For months I’ve explained that eventually all central banks will lose the faith of investors.
I’ve explained that large amounts of capital rushing out of bonds will search for yield and that small amounts of that capital will be the catalysts for sustainable new highs in the price of gold and silver.
This process will take years to play out but the process is in motion and it’s critical to understand that of the three major central banks, the U.S. will be the last to be forced into the structural reforms that all three central banks will have to undertake.
Before those reforms however, the same economists, analysts, newsletter writers, speculators, and investors who have been calling for the death of the dollar and the U.S. stock market for years are in for yet another beatdown courtesy of the dollar.
A beatdown which has begun. The dollar is up almost 4% in the past two months and hit a seven-month high on Wednesday.
A recent Bloomberg article outlined how firms such as Alcoa Inc. cite a stronger dollar more often than any other impediment to profit growth, according to an analysis by Pavilion Global Markets Ltd.
That same article showed that of 25 conference calls held by companies through October 12, 2016, at least 15 mentioned the stronger dollar as a threat to earnings growth.
Dollar strength is a trend that I believe will accelerate and cause the break in the bond markets. A rising dollar increases the likelihood in major sovereign defaults among emerging markets that issued their debt in dollars.
If the Fed doesn’t raise interest rates quickly, it’ll be forced to make interest rates negative in the next recession.
But if the Fed does raise interest rates, it’ll cause a massive decline in asset prices and add to the likelihood of a U.S. recession. So how does it play out?
There will be volatility, a lot of it.
Stock market volatility however, will be violent but brief. Why brief? Because when the rush out of bonds accelerates globally, central banks will not be able to control what capital considers safety. What central banks will be able to control is how it reacts to the volatility.
Japan and Europe are further along in the creative process but the U.S. is laying the groundwork for the next set of tricks.
We got a preview when South Carolina Republican Mick Mulvaney recently asked Janet Yellen before the House Financial Services Committee about the Fed’s authority to buy stocks to stimulate the economy. Mulvaney asked:
“There’s been some attention in the last few months about the recent decision by the Bank of Japan to start purchasing equities and my question to you is fairly simple. Is the United States Federal Reserve looking at the possibility of adding the purchase of equities to its tool box as it looks at monetary policy?”
“Well, the Federal Reserve is not permitted to purchase equities. We can only purchase U.S. treasuries and agency securities. I did mention in a speech in Jackson Hole, though, where I discussed longer term issues and difficulties we could have in providing adequate monetary policy. Accommodation may be somewhere in the future, down the line that this is the kind of thing that Congress might consider, but if you were to do so, it’s not something that the Federal Reserve is asking for.”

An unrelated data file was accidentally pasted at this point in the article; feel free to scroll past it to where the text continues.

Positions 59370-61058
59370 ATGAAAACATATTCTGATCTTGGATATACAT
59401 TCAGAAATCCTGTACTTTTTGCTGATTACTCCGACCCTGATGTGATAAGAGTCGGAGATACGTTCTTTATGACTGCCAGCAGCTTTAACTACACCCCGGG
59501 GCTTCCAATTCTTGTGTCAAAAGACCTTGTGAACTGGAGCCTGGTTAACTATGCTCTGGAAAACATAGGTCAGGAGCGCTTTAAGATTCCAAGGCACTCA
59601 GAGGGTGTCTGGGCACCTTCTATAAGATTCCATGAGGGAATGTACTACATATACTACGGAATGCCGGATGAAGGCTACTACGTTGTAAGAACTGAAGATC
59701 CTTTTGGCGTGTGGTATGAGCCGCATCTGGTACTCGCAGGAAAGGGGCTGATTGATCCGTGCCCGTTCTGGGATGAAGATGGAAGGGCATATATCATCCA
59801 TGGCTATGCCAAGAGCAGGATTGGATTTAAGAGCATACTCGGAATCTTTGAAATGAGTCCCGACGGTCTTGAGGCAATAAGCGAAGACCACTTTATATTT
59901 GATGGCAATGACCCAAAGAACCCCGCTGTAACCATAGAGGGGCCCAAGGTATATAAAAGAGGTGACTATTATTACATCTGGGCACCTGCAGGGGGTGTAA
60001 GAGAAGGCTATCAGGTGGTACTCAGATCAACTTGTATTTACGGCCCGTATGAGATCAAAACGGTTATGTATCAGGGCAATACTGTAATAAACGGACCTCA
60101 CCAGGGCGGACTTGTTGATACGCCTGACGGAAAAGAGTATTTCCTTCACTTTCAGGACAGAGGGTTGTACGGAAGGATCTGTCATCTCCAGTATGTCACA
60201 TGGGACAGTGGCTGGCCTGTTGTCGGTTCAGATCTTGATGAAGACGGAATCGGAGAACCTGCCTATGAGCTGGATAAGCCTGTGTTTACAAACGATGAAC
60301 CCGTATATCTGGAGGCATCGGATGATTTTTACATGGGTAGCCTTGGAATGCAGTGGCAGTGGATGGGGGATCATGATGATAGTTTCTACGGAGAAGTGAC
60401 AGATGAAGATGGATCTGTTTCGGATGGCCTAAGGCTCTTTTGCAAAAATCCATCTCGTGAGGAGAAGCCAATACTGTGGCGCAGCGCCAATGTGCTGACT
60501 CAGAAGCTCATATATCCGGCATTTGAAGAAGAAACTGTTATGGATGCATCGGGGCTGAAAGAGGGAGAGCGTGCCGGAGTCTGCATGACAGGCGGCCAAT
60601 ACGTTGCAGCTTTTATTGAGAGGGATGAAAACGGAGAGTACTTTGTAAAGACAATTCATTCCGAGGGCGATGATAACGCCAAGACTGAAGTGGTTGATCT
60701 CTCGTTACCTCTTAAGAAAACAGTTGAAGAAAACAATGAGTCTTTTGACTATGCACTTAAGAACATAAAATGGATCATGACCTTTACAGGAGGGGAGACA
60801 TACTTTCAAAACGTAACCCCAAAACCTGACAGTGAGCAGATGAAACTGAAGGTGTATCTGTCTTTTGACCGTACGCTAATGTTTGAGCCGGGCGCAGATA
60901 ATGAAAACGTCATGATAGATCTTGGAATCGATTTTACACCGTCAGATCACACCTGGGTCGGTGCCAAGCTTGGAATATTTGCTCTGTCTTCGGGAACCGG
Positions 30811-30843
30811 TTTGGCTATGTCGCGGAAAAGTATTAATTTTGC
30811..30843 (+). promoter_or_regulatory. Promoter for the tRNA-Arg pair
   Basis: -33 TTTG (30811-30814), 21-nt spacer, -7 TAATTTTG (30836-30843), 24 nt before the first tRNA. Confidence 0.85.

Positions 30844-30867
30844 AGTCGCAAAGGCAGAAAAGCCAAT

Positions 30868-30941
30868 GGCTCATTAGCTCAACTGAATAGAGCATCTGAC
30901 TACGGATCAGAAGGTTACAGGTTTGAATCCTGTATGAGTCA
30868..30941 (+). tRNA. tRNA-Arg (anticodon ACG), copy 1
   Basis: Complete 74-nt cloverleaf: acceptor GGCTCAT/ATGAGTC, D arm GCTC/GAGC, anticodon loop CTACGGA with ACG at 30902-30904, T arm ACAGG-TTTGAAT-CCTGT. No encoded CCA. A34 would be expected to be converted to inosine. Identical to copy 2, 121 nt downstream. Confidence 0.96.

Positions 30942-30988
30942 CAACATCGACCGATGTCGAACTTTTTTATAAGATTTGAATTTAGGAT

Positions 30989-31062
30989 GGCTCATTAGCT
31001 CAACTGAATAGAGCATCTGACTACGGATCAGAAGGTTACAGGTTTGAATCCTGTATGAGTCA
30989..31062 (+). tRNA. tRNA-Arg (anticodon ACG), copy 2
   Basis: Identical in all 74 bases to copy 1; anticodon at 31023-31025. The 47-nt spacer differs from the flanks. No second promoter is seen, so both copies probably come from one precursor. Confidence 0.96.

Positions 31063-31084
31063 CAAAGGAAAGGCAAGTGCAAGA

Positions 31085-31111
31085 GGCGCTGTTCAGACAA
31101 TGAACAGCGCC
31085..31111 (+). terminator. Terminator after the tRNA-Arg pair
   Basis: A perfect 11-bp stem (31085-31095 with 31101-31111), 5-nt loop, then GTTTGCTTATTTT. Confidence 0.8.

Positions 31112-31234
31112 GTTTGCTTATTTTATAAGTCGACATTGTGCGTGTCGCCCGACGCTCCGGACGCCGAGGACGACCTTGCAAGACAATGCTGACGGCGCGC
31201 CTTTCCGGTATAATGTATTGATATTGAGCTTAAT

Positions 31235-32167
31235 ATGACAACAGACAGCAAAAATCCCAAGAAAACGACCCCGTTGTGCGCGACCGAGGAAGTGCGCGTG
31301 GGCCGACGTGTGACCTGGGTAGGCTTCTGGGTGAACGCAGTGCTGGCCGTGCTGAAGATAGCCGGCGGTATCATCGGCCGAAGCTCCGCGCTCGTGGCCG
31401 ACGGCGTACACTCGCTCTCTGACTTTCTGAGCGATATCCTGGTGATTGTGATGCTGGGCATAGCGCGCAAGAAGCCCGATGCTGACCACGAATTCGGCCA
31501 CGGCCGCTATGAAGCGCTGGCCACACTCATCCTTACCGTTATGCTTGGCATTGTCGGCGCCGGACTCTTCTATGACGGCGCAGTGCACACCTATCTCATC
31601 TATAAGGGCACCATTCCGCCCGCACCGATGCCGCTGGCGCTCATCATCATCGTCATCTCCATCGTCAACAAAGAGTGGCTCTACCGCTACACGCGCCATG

The Bank of Japan already uses the purchase of equities as a policy tool. The European Central Bank will be forced to as it runs out of options. When the U.S. stock markets throw a tantrum in response to the coming rate hike, low-growth, and incompetent government, you can bet that Congress will ask Ms. Yellen to expand the balance sheet to include the purchase of U.S. equities.
You’ll see new highs in the dollar, the U.S. stock markets, and gold. The returns in the quality juniors will be absolutely phenomenal.
We’re nearing the end of what Bridgewater’s ($160 billion hedge fund) Ray Dalio calls the end of the long-term debt cycle, characterized by a lack of spending despite interest rates near zero or even negative.
He said at a seminar last week at the Federal Reserve Bank of New York that while central banks around the world will probably extend bond-buying programs, making higher-yielding assets seem attractive relative to bonds and cash, those investments are still expensive relative to their inherent risk.
“If that persists, betting on gold could prove preferable,” he said.
Distortions in the financial markets are reaching very delicate levels.
Bond price sensitivities have been rising, so much so that the developed markets (EFA) could see a 9% loss in bonds for every 1% increase in interest rates, according to Dalio. This bond price sensitivity to interest rates hasn’t been seen in recent decades.
Dalio added: “it would only take a 100 basis point [1%] rise [in interest rates] to trigger the worst price decline in bonds since the 1981 bond market crash.”
In a world where currencies are becoming more and more underwritten by debt instead of growth, companies with real assets, assets like gold and silver, will become increasingly important for wealth preservation.
To your wealth,
Gerardo Del Real